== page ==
President Joe Biden on Monday pledged that the United States will hit its goal of net-zero emissions by 2050, work with the European Union on an aggressive strategy to reduce methane emissions and do more to help developing nations fight climate change.
Biden was among the heads of state to speak at the United Nations Climate Change Conference in Scotland, known as COP26. Experts have said the gathering may be the last best chance to get the world on track to meet goals set out in the Paris Agreement.
Biden touted his Build Back Better initiative still being negotiated in Congress that he believes will commit the United States to take its most aggressive steps in fighting climate change.
“We’re planning for both a short-term spring to 2030 that will keep 1.5 degrees C in reach and a marathon that will take us to the finish line and transform the largest economy in the world into a thriving, innovative equitable and just clean energy engine for a net-zero world.”
Biden said the climate change industry will create new jobs in the United States, from building wind farms to installing electric car stations as the nation switches to electric vehicles.
Biden said he will release later Monday the United States’ long-term strategy to show how the country aims to achieve its goal of net-zero emission economy-wide by 2050. He said that his administration will announce new initiatives over the next several days.
The administration will also reach out around the globe to help others reach their climate change goals, he said.
“We’re going to do our part when it comes to helping the rest of the world take action as well,” Biden said. “We want to do more to help countries around the world, especially developing countries, accelerate their clean energy transition, address pollution and show the world we must all share a clean healthier, cleaner planet.”
He touted his administration’s effort to work with the European Union to lower methane emissions.
“Together with the European Union, we are launching a global methane pledge to collectively reduce methane emissions, one of the most potent greenhouse gases, by about 30% by the end of the decade,” Biden said. “More than 70 countries have already signed up to support the rapid reduction of methane pollution, and I encourage every nation to sign on.”
About 130 people are scheduled to attend the conference, which officially began on Sunday but begins in earnest Monday with the Leaders’ Event.
“It’s one minute to midnight and we need to act now,” British Prime Minister Boris Johnson said in his welcome speech. “We have to move from talk and debate and discussion to concerted, real-world action on coal, cars, cash and trees.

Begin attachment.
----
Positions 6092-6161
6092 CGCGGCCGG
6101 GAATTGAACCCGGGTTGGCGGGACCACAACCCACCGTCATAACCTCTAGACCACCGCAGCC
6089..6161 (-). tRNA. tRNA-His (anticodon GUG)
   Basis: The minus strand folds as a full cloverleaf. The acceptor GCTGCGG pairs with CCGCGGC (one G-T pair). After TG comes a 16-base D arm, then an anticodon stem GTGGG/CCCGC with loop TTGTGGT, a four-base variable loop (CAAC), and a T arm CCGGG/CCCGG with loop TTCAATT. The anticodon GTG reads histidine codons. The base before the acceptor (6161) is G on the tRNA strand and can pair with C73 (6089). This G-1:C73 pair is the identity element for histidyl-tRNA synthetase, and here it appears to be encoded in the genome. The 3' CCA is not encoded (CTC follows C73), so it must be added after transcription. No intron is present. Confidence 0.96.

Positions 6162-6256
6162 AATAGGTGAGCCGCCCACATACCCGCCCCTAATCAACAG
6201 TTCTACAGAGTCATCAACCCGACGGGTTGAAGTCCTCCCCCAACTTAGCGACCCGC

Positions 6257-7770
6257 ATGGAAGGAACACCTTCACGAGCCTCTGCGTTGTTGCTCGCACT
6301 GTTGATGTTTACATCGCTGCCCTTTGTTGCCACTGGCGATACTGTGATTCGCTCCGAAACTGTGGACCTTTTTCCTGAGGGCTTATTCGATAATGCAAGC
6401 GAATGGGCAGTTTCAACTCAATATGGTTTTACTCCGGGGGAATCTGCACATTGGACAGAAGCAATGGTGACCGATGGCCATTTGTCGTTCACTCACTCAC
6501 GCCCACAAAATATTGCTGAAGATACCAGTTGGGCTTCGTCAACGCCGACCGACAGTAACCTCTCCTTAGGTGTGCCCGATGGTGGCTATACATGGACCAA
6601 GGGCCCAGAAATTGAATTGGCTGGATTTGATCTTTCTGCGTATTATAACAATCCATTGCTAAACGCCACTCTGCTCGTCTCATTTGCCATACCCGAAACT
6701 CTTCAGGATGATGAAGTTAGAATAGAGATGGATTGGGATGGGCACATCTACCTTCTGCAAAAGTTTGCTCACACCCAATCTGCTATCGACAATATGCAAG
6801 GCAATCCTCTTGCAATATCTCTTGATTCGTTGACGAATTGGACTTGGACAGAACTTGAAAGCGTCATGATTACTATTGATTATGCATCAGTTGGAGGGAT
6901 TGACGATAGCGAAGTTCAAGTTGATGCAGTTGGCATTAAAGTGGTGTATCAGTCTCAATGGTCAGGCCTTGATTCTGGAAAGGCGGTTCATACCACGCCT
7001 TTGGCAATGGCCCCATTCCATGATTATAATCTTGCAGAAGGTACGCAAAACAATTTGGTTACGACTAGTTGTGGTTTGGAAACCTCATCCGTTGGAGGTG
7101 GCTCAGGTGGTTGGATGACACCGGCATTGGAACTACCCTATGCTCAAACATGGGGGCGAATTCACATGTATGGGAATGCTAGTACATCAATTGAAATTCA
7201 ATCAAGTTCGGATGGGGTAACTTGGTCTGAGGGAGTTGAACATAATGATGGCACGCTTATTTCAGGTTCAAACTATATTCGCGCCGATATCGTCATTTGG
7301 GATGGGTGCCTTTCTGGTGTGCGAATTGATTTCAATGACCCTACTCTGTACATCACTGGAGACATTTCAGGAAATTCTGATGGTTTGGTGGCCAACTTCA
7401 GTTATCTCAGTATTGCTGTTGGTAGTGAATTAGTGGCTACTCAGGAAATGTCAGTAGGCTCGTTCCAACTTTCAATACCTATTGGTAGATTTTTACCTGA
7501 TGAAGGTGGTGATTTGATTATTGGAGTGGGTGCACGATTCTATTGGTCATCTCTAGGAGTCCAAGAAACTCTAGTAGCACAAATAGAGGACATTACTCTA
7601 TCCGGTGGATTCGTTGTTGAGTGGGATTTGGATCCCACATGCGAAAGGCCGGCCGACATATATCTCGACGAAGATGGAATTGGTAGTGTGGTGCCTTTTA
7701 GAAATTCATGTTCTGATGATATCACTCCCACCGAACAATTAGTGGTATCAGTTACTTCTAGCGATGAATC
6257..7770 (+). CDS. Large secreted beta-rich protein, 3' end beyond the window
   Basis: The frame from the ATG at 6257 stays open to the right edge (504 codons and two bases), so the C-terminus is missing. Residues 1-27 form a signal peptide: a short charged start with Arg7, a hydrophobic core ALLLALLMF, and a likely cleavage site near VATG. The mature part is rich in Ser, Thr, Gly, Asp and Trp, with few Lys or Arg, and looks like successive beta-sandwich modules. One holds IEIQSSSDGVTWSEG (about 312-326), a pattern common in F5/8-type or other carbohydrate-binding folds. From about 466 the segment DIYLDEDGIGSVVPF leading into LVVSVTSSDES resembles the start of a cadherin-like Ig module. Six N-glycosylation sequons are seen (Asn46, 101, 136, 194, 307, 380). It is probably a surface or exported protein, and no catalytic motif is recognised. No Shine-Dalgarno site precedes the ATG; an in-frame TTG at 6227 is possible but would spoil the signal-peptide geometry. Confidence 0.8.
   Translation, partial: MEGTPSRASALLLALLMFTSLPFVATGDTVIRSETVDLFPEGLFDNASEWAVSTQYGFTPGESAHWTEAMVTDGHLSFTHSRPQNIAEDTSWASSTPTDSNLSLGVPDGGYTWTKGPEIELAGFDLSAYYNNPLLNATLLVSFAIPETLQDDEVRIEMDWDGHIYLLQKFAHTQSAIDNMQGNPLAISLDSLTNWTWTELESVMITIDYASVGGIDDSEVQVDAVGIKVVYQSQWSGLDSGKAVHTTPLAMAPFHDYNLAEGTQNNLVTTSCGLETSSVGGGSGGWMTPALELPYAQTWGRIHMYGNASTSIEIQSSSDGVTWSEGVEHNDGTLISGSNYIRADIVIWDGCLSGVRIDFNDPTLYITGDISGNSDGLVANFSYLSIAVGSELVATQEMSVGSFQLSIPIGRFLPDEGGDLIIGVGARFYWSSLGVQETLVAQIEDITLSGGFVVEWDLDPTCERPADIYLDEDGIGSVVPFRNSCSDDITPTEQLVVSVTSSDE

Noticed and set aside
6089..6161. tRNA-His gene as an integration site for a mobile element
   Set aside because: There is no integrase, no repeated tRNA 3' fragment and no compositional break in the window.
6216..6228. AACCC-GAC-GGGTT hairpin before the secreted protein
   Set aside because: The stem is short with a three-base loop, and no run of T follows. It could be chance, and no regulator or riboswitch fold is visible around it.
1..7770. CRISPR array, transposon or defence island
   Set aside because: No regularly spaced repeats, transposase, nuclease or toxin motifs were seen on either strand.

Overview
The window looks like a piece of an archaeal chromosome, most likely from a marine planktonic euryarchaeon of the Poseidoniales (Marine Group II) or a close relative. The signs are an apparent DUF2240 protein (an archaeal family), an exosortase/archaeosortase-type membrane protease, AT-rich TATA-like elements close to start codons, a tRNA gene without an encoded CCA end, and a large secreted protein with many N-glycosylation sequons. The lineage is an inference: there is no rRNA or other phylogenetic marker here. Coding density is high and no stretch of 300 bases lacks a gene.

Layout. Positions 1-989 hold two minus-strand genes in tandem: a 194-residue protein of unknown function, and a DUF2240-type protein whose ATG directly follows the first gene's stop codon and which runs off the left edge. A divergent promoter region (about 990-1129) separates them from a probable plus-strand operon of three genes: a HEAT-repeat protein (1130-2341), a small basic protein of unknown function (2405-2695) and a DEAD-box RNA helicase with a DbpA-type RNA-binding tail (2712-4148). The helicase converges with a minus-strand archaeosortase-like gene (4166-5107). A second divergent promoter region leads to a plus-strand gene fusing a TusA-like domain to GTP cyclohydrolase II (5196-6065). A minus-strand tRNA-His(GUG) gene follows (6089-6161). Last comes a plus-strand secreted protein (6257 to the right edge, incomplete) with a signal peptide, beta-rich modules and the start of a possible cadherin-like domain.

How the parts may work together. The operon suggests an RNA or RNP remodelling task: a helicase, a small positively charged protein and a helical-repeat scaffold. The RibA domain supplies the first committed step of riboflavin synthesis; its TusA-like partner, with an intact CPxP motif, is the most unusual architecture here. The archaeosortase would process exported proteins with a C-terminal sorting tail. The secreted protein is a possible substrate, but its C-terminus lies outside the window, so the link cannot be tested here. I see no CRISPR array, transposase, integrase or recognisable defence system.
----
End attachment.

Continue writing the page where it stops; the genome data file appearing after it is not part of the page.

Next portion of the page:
“Not more hopes and targets and aspirations, valuable though they are, but clear commitments and concrete timetables for change.”
Britain’s Prince Charles, speaking after Johnson, said the world needs to be on a “warlike footing” to address the climate crisis.
“The scale and scope of the threat we face call for a global systems-level solution based on radically transforming our current fossil fuel-based economy to one that’s genuinely renewable and sustainable,” he said.
Biden, who rejoined the Paris Agreement immediately after he took office in January, left Rome for Scotland early Monday after meeting with Pope Francis and attending the G20 Leaders Summit over the weekend.
After his address, Biden was scheduled to participate in an event at the Scottish Event Campus, hold bilateral talks with Indonesian President Joko Widodo and attend a reception hosted by Johnson.
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Biden said Sunday night that he’s concerned about some of the nations that are not attending the conference, like China and Russia.
“The proof of the pudding will be eating,” Biden said. “We have made significant progress and more has to be done, but it’s going to require us to continue to focus on what China’s not doing, what Russia is not doing, what Saudi Arabia is not doing.”
Other speakers scheduled on Monday include French President Emmanuel Macron, Indian Prime Minister Narendra Modi, European Commission President Ursula von der Leyen and German Chancellor Angela Merkel.
Chinese leader Xi Jinping is not attending the conference but has given a written statement that will be read during the event Monday.
Britain’s Queen Elizabeth II had originally planned to attend the summit, but said last week that she would not go to Scotland on the advice of her physician.
Many scientists and climate experts have said the U.N. conference might be the last best chance for world leaders to get on the same page and establish coordinated efforts to curb greenhouse gas emissions that cause climate change.
A United Nations report last week said the world is “way off” track in reaching key targets set out in the Paris Agreement after a significant rise in carbon dioxide in 2020. A number of other recent reports have also raised alarm for the levels of heat-trapping greenhouse gases.
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